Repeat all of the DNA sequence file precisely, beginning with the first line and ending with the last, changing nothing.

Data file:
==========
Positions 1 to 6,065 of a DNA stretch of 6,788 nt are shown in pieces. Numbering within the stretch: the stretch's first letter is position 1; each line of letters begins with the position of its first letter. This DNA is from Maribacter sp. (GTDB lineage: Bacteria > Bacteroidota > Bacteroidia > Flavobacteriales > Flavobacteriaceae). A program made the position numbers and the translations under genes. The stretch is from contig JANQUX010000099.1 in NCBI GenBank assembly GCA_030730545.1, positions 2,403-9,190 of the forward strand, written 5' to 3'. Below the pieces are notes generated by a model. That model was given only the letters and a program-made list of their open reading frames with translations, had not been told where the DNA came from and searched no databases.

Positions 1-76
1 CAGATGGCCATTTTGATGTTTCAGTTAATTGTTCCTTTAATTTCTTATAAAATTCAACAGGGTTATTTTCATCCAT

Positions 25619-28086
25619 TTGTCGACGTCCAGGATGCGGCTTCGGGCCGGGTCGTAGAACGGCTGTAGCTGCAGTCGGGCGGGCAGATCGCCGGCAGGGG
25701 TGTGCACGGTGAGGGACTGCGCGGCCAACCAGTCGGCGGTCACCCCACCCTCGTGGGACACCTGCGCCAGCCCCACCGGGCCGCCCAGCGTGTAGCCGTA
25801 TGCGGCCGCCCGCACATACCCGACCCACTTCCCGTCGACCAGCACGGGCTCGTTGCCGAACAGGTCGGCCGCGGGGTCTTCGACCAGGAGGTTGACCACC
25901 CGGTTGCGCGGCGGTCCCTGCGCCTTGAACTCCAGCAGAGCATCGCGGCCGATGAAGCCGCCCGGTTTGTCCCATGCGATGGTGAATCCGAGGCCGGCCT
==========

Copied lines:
Positions 1 to 6,065 of a DNA stretch of 6,788 nt are shown in pieces. Numbering within the stretch: the stretch's first letter is position 1; each line of letters begins with the position of its first letter. This DNA is from Maribacter sp. (GTDB lineage: Bacteria > Bacteroidota > Bacteroidia > Flavobacteriales > Flavobacteriaceae). A program made the position numbers and the translations under genes. The stretch is from contig JANQUX010000099.1 in NCBI GenBank assembly GCA_030730545.1, positions 2,403-9,190 of the forward strand, written 5' to 3'. Below the pieces are notes generated by a model. That model was given only the letters and a program-made list of their open reading frames with translations, had not been told where the DNA came from and searched no databases.

Positions 1-76
1 CAGATGGCCATTTTGATGTTTCAGTTAATTGTTCCTTTAATTTCTTATAAAATTCAACAGGGTTATTTTCATCCAT

Positions 25619-28086
25619 TTGTCGACGTCCAGGATGCGGCTTCGGGCCGGGTCGTAGAACGGCTGTAGCTGCAGTCGGGCGGGCAGATCGCCGGCAGGGG
25701 TGTGCACGGTGAGGGACTGCGCGGCCAACCAGTCGGCGGTCACCCCACCCTCGTGGGACACCTGCGCCAGCCCCACCGGGCCGCCCAGCGTGTAGCCGTA
25801 TGCGGCCGCCCGCACATACCCGACCCACTTCCCGTCGACCAGCACGGGCTCGTTGCCGAACAGGTCGGCCGCGGGGTCTTCGACCAGGAGGTTGACCACC
25901 CGGTTGCGCGGCGGTCCCTGCGCCTTGAACTCCAGCAGAGCATCGCGGCCGATGAAGCCGCCCGGTTTGTCCCATGCGATGGTGAATCCGAGGCCGGCCT